Facebook now running autoplay video ads in Messenger


The creeping commercialization of one of Facebook's most personal spaces continues apace, thanks to the new addition of video ads in Messenger. The ads will appear in the inbox section, where people see a list of their messages from friends and other contacts. (Sponsored posts with images and other creative elements already appear there.) The video ads automatically start rolling when a user scrolls over them. This mimics the style of video found across Facebook properties including News Feed and Instagram. The ads are being introduced slowly into Messenger, which has 1.3 billion monthly active users, according to Facebook, while the company monitors consumer reactions. Continue reading at AdAge.com

Twitter takes over Cannes with billboard domination


The Snapchat Ferris wheel may be gone, but Cannes-goers next week will still find an inescapable ad message from one social media service: Twitter, which plans to blanket the festival from carrier to Croisette. The micro-media app says it bought billboard space everywhere from Nice airport to the Palais, the heart of the Cannes Lions International Festival of Creativity. Continue reading at AdAge.com

Here’s how Snapchat will work with Tinder and other apps on its new developer platform


Snapchat's new developer platform that allows it to integrate with outside apps like Tinder, Postmates and Patreon, is going live this week. Now daters on Tinder will be able to flirt with Bitmojis. Postmates will let people share delivery information to friends inside Snapchat. Snapchat built four "kits" that will open the messaging and media app to outside developers. These types of developer tools are core to companies like Facebook, Twitter, Apple and Google, because they help drive innovation around their products and keep audiences in their ecosystems. Continue reading at AdAge.com

How Snapchat and Instagram are elevating their shopping games


Snapchat and Instagram are stepping up their shopping rivalry as they both work e-commerce into new areas of their apps. Snapchat is testing new Shoppable Snap Ads, a format it is first using to promote its Spectacles camera sunglasses. Meanwhile, on Tuesday, Instagram brought shopping into Stories, the vertical-video section that was copied from Snapchat. (Instagram developed Stories after Snapchat popularized the video style, which lets people string snippets of film together into a fast-paced narrative, which disappears within 24 hours.) Brands on Instagram will now be able to drop shopping bag stickers into their Stories and sell products featured in the videos. The stickers had already been available for use on posts in Instagram's main feed, where they also indicate that an item is for sale. Stories is becoming one of the more popular features of Instagram, with 300 million people using it daily, according to the company. Continue reading "How Snapchat and Instagram are elevating their shopping games"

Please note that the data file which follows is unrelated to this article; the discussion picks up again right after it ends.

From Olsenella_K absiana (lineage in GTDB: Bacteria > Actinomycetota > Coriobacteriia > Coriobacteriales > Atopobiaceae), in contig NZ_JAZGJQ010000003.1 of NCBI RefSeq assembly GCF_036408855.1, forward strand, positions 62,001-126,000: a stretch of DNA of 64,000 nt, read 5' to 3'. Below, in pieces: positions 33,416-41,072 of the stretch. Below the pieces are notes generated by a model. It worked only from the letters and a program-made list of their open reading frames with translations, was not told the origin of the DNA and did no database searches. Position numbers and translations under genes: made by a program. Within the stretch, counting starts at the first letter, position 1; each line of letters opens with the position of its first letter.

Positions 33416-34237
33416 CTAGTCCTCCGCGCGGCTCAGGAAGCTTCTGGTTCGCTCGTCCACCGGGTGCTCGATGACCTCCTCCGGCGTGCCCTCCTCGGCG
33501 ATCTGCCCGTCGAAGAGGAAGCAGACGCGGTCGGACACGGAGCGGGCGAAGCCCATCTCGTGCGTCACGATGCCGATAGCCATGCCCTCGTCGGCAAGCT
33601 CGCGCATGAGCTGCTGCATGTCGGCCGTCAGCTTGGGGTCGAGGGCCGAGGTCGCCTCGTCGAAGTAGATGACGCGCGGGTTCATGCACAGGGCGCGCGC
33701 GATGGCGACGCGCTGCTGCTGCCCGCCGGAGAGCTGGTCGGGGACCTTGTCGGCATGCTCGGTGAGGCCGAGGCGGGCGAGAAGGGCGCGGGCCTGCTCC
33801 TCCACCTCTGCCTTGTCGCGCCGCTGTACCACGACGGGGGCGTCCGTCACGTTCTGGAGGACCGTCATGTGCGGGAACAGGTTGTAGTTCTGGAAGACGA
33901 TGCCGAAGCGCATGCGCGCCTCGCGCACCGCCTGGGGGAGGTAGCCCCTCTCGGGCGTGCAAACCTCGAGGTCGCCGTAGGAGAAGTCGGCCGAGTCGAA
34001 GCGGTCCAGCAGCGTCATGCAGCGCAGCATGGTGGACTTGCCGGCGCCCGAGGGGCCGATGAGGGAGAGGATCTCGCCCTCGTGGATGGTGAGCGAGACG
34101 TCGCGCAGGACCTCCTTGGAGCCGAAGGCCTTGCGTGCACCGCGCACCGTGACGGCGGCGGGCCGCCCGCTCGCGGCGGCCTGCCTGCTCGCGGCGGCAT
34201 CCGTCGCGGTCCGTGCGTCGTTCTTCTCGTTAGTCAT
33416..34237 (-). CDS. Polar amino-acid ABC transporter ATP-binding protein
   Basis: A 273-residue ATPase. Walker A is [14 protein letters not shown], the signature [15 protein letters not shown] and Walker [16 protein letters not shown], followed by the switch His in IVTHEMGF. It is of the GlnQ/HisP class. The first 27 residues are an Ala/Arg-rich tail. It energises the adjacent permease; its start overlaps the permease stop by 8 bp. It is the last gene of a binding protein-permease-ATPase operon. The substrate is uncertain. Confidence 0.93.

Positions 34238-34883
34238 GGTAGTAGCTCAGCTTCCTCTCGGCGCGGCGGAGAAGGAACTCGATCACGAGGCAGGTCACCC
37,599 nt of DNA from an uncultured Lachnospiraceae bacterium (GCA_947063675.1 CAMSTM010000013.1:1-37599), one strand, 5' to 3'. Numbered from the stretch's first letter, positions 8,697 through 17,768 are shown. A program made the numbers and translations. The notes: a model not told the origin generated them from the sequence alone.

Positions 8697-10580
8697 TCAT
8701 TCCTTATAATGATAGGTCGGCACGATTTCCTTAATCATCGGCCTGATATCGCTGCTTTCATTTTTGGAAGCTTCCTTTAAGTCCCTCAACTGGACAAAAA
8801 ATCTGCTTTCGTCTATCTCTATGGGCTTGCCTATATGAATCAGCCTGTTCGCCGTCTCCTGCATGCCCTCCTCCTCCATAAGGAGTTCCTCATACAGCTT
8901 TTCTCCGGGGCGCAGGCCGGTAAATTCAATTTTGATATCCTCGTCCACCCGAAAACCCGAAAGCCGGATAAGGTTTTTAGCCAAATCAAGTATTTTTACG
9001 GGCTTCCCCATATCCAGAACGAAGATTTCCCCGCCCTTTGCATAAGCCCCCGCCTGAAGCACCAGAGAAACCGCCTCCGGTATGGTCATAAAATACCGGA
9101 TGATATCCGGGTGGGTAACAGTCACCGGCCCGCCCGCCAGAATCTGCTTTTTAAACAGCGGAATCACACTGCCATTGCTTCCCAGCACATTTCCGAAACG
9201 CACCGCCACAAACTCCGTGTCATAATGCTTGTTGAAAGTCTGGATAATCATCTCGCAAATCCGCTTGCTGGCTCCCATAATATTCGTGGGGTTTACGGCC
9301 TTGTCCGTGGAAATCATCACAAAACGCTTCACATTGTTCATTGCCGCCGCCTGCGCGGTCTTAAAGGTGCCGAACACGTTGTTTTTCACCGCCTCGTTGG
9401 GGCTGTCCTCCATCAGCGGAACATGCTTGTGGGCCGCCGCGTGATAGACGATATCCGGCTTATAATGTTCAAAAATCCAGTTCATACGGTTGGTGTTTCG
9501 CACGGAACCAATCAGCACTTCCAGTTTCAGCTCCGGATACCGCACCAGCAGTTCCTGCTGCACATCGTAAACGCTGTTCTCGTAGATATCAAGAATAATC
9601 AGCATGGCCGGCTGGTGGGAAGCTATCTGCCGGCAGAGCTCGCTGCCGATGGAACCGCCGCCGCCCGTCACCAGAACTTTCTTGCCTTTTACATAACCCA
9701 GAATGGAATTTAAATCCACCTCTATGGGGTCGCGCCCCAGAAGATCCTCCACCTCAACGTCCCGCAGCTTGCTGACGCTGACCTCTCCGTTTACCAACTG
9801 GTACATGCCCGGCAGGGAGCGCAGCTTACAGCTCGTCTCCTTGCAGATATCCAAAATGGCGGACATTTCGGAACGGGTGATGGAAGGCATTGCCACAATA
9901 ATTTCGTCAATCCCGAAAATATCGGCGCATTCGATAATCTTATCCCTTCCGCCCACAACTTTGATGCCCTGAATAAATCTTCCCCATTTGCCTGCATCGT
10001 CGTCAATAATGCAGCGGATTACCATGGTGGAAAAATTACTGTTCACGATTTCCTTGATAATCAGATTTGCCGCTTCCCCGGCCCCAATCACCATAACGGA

Zuckerberg gets back to Congress, but leaves some answers vague


On Monday, Facebook CEO Mark Zuckerberg sent more than 450 pages of replies to the questions he left outstanding with lawmakers when he appeared on Capitol Hill to address fallout from the Cambridge Analytica data mining scandal earlier this year. During his April testimony, Zuckerberg told members from both houses of Congress numerous times that he would get back to them with detailed replies to their queries into how the company protects privacy, how it targets ads, how it determines what content to censor, and more. Nearly two months later, got back to them he did. However, the responses Facebook sent to Congress did not provide much in the way of new information. Continue reading at AdAge.com

News groups ask Facebook to stop treating media ads like political ads


News organizations want Facebook to stop treating them like political and issues-based advertisers, claiming that the social network's new rules could negatively impact how the public views journalism. On Monday, media advocacy groups addressed a letter to CEO Mark Zuckerberg requesting that Facebook exempt most newspapers, news sites and magazines from the company's new political ad policies. The letter was signed by American Society of News Editors, Digital Content Next, The Association of Magazine Media, News Media Alliance and several other organization representing journalists and media. "It is from our view of highest importance that the framework, which is currently being developed by Facebook, recognizes and values high-quality journalism separately and apart from political or issue-based advocacy found across the platform," the letter says. Continue reading at AdAge.com